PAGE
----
Sunday, April 25, 2010

Thyroid BBT test

The basal body temperature (BBT) is
a highly sensitive and accurate measure
of low thyroid function, perhaps
exceeding the reliability of available
blood tests. The late Broda Barnes,
M.D., a pioneer in the diagnosis and
treatment of thyroid disorders, developed
this test and successfully diagnosed
and treated many patients based
on its results.
Basically, the test involves taking
your armpit temperature for four days
and averaging the results. Depending
on your temperature, you may or
may not be experiencing high or low
thyroid hormone production.
To check your basal body temperature,
follow these simple steps:
Step 1. Keep a thermometer by your
bedside so you can take your temperature
before getting out of bed in
the morning. (It is important to move
as little as possible while taking your
Step 2. Shake down the thermometer
to read less than 92˚ F.
Step 3. Upon waking in the morning,
take your armpit temperature for
at least ten minutes.
Step 4. Record your temperature.
Repeat these steps for four days.
(Menstruating women should record
their temperatures on the second, third,
fourth, and fifth days of their periods.)
Calculate your average temperature for
the four days. A normal metabolic rate
will result in a waking temperature of
between 97.8˚ F and 98.2˚ F. Temperatures
below 97.8˚ F may indicate,
at the least, subclinical hypothyroid-
Are you experiencing any of these symptoms of
thyroid disease?
Thyroid disease (hypothyroidism or hyperthyroidism) is
a silent illness because it goes largely under-reported and
The thyroid is susceptible to damage from environmental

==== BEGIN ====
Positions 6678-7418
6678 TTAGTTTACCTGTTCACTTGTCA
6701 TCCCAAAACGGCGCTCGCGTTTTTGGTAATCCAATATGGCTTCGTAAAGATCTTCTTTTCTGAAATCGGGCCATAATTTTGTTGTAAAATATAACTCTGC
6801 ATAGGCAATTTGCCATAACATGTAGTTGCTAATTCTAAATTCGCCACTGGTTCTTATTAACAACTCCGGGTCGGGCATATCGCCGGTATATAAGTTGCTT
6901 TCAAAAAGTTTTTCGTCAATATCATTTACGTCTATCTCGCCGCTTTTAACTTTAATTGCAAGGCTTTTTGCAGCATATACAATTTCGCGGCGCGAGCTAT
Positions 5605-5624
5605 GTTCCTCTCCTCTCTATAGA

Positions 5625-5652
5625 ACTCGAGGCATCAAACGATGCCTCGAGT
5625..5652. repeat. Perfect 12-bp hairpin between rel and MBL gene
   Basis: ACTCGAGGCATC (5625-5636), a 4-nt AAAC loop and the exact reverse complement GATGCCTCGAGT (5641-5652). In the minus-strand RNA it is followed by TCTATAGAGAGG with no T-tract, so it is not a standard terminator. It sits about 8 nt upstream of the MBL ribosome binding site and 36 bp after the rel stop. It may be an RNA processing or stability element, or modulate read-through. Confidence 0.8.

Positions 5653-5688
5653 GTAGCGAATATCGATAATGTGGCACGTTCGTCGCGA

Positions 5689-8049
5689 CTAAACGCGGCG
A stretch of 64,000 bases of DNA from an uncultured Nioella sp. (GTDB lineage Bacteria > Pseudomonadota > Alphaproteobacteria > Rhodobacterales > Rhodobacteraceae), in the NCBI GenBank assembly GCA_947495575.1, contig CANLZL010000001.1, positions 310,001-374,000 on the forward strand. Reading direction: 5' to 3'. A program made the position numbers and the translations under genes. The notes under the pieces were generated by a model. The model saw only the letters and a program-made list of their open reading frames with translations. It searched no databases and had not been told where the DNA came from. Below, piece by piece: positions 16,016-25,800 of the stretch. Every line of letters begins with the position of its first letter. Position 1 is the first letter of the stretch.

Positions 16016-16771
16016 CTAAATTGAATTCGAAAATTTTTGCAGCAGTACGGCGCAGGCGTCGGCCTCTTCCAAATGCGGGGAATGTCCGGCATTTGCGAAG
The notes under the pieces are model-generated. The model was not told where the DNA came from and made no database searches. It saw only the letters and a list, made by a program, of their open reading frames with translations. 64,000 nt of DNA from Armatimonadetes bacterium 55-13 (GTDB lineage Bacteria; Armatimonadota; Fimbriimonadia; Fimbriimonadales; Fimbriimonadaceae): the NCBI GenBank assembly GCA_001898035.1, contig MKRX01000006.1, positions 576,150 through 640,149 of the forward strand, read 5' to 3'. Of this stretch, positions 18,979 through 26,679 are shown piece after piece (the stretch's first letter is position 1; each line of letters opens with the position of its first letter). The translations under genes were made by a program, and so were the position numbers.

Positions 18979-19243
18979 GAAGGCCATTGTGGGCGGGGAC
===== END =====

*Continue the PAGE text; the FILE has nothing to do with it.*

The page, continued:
toxins, especially chlorine, fluoride and bromine which
are chemically related to iodine and compete with it for
receptor sites on the thyroid gland. Furthermore, the lack
of minerals in the modern diet starve the thyroid of needed
nutrients. When your thyroid gland is not working properly,
your metabolism and energy levels are disrupted. Here are
some signs of possible thyroid problems:
Hyperthyroidism (too much thyroid hormone
• Graves’ Disease
•Feeling too hot
•Increased perspiration
•Rapid heart beat
•Hair loss
•Weight loss
•Increased bowel movements
•Malabsorption of nutrients
•Light and infrequent menstruation
•Hand tremors
•Separation of nails from the nail bed
Hypothyroidism (too little thyroid hormone production)
• Fatigue
• Slow heart rate
• Loss of appetite
• Feeling cold
• Weight gain
• Depression
• Scaly/dry skin
• Weak immune system
• Hair loss
• Constipation
• Difficulty concentrating
• Slow speech
• Goiter
• Yellowish skin tone on palms
Source: Balch, M.D., and Phyllis A. Balch, C.N.C., Prescription for
Nutritional Healing, Avery, New York, 1997.
Test Your Thyroid At Home:
Home-based test to measure thyroid function
ism. Temperatures higher than 98.6˚ F
may reflect hyperthyroidism. If you
feel your thyroid gland is not working
properly, see your health-care provider.
Source: Lavalle, R.Ph., C.C.N., N.D., Breaking
the Metabolic Code, Basic Health Publication,